2.3. Risk Profiles

Based on scores of IM-E-SA and GFI, participants were classified into three groups: robust elderly, frail elderly and elderly with complex care needs. Robust elderly were defined as not having complex care needs and low levels of frailty (IM-E-SA < 16 and GFI < 5). Frail elderly were defined as having a higher level of frailty, but low level of complex care needs (IM-ESA < 16 and GFI ≥ 5). Elderly with complex care needs were defined as having substantial and ongoing healthcare needs, often resulting from chronic illness or disabilities (IM-E-SA ≥ 16).

2.4. Nutritional Status, Oral Status and Self-Reported Oral Health

All 1325 participants within Embrace and with a baseline assessment received an additional questionnaire consisting of 10 questions related to nutritional status and 13 questions on oral status, oral health, dental care and oral function. In case a questionnaire was incomplete, elderly were telephoned and interviewed so they could complete the questionnaire. If completing a questionnaire was not possible, the participant was excluded from this study.
  • The nutritional status questionnaire included self-reported body length, current body weight, body weight both 1 and 6 months ago and ability to eat. Nutritional status was defined as being malnourished (according to the guidelines of the Dutch Malnutrition Steering Group) or well-nourished [30].
  • Malnutrition was assessed according to the guidelines of the Dutch Malnutrition Steering Group, which states that malnutrition among elderly aged ≥75 years is defined by a set of risk indicators of malnutrition: a BMI < 20 kg/m2 and/or unintentional weight loss of >10% in 6 months and/or unintentional weight loss of >5% in 1 month [30].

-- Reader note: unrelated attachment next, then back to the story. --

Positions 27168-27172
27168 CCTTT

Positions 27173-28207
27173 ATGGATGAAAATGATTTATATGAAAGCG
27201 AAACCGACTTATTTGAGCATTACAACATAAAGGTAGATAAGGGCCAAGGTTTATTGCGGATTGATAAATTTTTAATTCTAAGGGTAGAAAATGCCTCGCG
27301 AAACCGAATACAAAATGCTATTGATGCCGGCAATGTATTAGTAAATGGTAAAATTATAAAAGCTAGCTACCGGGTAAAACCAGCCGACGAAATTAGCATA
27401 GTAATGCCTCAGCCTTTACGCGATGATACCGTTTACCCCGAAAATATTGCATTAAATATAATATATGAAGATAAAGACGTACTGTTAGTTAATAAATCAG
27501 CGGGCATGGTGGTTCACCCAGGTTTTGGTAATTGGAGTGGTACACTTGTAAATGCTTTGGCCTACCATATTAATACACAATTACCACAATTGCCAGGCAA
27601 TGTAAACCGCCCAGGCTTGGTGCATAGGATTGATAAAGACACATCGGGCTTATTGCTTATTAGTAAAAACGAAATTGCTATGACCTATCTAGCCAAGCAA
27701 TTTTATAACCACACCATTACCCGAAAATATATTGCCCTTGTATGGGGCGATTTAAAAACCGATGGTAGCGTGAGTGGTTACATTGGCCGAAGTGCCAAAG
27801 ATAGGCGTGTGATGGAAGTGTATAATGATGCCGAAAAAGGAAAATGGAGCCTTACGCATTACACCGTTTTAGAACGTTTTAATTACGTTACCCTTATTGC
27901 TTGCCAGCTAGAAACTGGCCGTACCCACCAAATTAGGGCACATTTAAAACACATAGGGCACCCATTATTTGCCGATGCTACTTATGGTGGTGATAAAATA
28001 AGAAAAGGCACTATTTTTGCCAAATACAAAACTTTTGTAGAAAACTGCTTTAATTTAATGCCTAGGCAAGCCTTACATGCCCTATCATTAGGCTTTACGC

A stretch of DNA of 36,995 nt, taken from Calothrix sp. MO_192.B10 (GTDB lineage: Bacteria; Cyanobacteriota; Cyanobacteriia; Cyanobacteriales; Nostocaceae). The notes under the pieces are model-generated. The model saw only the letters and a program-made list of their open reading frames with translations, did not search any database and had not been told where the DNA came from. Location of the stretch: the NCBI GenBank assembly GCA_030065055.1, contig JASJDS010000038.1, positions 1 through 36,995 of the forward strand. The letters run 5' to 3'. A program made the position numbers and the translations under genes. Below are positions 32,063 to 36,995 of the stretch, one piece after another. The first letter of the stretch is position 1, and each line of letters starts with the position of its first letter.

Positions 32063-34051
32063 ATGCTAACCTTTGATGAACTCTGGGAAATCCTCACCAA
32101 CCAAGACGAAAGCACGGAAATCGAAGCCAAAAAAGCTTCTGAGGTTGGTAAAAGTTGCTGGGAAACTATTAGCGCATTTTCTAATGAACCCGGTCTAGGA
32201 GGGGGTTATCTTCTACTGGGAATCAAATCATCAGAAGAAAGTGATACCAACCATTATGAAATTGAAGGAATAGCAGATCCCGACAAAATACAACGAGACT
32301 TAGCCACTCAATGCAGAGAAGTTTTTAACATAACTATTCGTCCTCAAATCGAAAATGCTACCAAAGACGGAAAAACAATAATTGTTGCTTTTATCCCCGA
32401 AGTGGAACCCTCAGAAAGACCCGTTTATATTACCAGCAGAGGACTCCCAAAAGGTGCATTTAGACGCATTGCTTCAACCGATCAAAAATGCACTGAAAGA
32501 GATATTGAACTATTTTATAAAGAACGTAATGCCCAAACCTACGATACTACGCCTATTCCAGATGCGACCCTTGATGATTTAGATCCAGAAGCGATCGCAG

• The oral status and oral health questionnaire [21] included presence or absence of own teeth, an implant-supported overdenture or conventional denture. Oral health was assessed by presence or absence of problems related to pain or dry mouth, oral function (masticatory and speech problems) and oral self-care (cleaning habits, dental visits). In addition, participants were asked to rate their satisfaction with their oral status on a 10-point scale, ranging from 0 (very poor) to 10 (very good). Previous research showed that elderly experienced no problems with completing these questionnaires [21].

2.5. Statistics

SPSS IBM Statistics version 23.0 (SPSS, Chicago, IL, USA) was used for statistical analysis of the results. Chi-square tests and Fisher’s exact tests were used to analyze differences between subgroups risk profile and oral status. Demographic variables, oral status, risk profiles, general health and oral health were analyzed for differences between malnourished and well-nourished elderly using Mann-Whitney U-tests and Chi-square tests. For non-normally distributed variables median and interquartile ranges (IQR) were reported as measures of dispersion. A p-value < 0.05 was defined as statistically significant. If more than two groups were compared (e.g., oral status, risk profile), the Fisher-Freeman-Halton test was applied. Post hoc analysis per group was performed with Mann-Whitney U-tests or Chi-square tests, depending on normally or non-normally distributed variables.
Univariate logistic regression models were constructed to determine the odds ratio (OR) between the dependent variable (nutritional status) and independent variables, i.e., demographics (education and marital status), oral health (chewing problems, speech problems, eating problems) and general health (Katz-15 and EQ-5D).